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Norwich families warn new homes plan will cause parking chaos

Councillors at City Hall have decided to delay a decision on plans to build new homes on a car park in Belvoir Street.

Councillors at City Hall have decided to delay a decision on plans to build new homes on a car park in Belvoir Street.

EDP pics © 2007

Families who say getting rid of a car park to make way for new homes would cause parking chaos have persuaded councillors to delay a decision on the controversial scheme.

More than 100 people signed two separate petitions objecting to the proposed sale of Belvoir Street car park by Norwich City Council.

As part of an £8m tie up with the Homes and Communities Agency, the council is selling a number of sites around the city so Orwell Housing Association can build a hundred new affordable homes.

The 29-space car park, close to the Belvedere Community Centre off Dereham Road, is one of the sites the housing association wants to build on.

But, at a meeting of the city council’s planning committee yesterday, councillors decided to hold off making a decision.

Families raised a string of concerns, saying that, with double yellow lines on Heigham Road, and separate plans to get rid of the nearby car park in Wymer Street, they could be left with nowhere to park.

Stephen White, who lives in Heigham Road, said of 44 people asked in his street, 43 were against the plan, while a further 37 in Belvoir Street objected.

He said: “Heigham Road has double yellow lines, so we cannot park in our own street. I would like to ask the committee how they would feel if someone turned up wanting to build on space near their homes.”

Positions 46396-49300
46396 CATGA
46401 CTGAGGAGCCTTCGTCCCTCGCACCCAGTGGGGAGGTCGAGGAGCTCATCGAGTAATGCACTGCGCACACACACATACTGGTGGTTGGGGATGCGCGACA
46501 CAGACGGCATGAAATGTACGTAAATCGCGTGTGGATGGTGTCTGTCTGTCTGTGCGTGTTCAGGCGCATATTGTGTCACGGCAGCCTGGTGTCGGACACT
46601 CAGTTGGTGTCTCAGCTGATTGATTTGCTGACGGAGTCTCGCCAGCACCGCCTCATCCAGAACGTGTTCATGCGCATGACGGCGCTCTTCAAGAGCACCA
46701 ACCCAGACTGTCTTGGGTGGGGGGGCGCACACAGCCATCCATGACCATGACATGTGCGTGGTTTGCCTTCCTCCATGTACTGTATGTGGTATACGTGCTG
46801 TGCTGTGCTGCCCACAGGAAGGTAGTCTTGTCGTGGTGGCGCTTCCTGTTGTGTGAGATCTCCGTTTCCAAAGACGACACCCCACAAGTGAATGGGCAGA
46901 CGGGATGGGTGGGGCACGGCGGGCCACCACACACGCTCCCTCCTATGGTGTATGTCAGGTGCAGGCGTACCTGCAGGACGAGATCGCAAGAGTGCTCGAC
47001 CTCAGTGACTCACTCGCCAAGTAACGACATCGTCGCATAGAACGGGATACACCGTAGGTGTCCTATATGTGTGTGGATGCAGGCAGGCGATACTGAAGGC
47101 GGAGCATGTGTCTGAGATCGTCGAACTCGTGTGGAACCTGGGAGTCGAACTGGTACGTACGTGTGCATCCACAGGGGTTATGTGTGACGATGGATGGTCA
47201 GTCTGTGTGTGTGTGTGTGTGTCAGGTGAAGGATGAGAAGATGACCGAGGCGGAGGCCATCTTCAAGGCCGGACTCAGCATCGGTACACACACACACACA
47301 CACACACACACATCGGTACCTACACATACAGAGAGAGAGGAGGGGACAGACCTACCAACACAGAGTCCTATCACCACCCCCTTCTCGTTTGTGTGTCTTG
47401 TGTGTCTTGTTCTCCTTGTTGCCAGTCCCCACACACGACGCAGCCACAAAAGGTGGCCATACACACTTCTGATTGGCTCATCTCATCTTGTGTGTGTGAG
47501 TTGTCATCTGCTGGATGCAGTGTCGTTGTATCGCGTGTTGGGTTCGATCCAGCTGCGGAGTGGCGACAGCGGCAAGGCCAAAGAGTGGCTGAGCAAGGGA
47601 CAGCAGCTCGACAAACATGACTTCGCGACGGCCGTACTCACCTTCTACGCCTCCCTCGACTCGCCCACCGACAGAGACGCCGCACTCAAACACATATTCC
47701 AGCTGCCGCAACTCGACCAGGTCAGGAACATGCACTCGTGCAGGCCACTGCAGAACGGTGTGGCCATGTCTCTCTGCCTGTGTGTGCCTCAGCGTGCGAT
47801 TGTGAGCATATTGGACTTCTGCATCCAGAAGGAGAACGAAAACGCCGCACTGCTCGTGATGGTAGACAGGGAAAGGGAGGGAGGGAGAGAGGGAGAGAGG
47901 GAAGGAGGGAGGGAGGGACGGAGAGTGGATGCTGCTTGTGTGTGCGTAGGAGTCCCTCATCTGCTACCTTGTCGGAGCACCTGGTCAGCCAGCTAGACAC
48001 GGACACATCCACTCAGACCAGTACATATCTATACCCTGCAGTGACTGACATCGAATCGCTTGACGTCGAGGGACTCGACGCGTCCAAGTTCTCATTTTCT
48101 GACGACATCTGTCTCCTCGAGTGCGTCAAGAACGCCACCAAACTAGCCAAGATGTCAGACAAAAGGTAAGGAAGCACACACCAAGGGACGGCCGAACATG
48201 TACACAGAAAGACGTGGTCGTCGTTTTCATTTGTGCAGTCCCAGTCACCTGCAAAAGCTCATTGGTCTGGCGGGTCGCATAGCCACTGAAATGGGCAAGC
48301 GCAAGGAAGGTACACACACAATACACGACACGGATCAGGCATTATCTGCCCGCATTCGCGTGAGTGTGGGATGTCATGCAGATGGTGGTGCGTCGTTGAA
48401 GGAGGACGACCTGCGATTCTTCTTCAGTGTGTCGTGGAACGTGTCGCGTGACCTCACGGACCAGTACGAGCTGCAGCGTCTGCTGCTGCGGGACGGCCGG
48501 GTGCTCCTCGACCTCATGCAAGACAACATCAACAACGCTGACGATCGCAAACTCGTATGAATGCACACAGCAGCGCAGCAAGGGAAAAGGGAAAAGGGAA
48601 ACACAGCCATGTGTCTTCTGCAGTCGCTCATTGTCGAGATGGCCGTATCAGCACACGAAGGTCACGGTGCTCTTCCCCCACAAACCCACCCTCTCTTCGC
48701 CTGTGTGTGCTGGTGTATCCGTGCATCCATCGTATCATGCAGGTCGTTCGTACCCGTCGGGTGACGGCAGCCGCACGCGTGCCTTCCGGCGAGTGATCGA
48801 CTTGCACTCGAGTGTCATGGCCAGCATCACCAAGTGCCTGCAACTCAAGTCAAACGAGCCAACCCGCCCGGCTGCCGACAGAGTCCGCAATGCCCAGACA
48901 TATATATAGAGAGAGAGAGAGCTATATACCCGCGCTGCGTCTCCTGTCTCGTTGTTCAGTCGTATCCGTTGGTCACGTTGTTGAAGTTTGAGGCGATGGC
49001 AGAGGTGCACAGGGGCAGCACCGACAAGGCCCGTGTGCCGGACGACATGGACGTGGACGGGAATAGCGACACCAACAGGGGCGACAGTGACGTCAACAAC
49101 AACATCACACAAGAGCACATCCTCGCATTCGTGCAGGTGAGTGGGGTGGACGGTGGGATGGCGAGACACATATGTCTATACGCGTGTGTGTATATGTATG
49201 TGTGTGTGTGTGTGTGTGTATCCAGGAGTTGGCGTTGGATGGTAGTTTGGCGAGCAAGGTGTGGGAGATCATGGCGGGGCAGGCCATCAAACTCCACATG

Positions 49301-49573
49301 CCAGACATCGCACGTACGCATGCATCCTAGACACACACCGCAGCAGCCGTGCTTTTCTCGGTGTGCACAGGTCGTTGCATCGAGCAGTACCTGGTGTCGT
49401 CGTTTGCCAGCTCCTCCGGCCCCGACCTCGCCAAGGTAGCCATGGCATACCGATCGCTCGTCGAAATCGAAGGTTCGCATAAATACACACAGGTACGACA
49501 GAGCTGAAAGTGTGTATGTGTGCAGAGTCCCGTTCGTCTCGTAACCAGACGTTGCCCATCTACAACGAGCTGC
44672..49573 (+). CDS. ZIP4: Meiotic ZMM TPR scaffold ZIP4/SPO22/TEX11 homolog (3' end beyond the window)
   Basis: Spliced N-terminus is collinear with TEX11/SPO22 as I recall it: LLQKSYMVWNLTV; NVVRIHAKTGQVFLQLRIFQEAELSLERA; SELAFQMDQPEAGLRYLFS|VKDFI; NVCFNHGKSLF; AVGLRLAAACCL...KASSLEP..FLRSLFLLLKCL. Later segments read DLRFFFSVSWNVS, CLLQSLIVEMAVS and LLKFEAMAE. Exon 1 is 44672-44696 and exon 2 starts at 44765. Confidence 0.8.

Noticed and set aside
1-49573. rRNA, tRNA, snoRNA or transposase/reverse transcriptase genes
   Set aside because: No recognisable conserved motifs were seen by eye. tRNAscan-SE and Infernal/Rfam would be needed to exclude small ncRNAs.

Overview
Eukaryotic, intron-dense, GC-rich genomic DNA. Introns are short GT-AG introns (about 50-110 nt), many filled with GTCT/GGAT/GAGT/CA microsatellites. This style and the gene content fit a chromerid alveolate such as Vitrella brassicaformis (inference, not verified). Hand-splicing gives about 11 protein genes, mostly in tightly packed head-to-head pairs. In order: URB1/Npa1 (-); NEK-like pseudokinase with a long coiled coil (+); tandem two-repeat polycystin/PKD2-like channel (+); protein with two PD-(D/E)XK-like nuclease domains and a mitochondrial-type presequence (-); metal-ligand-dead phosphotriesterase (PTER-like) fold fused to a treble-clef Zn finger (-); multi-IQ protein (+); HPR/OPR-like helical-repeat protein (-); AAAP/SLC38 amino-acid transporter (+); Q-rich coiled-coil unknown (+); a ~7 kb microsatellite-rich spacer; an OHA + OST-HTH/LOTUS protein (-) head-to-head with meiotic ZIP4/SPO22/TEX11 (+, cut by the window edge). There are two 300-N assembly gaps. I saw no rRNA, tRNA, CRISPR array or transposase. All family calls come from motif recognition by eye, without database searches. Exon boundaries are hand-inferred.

He said there had been hardly any time for consultation, while Tom Fines, who also lives in Heigham Road, added that the loss of the car park would create problems for the school bus which serves nearby St John’s Roman Catholic First School.

On behalf of Orwell Housing Association, agent Peter Wells said he understood the concerns but said there had been consultation back in November before the application for the two three-bed homes and the three two-bed homes was lodged.

Councillors questioned why there had not been a study of how well-used the car park was, saying they wanted that information before making a decision.

But Judith Lubbock, Liberal Democrat councillor for Eaton, said: “I am in favour of going ahead and being shot down by the community for saying we have to give up parking spaces for people to have homes.”

However, councillors decided to delay a decision until officers have monitored the use of the car park for a week, including in the mornings, evenings and weekends.

Are you fighting a planning application where you live? Call Evening News reporter Dan Grimmer on 01603 772375 or email dan.grimmer@archant.co.uk

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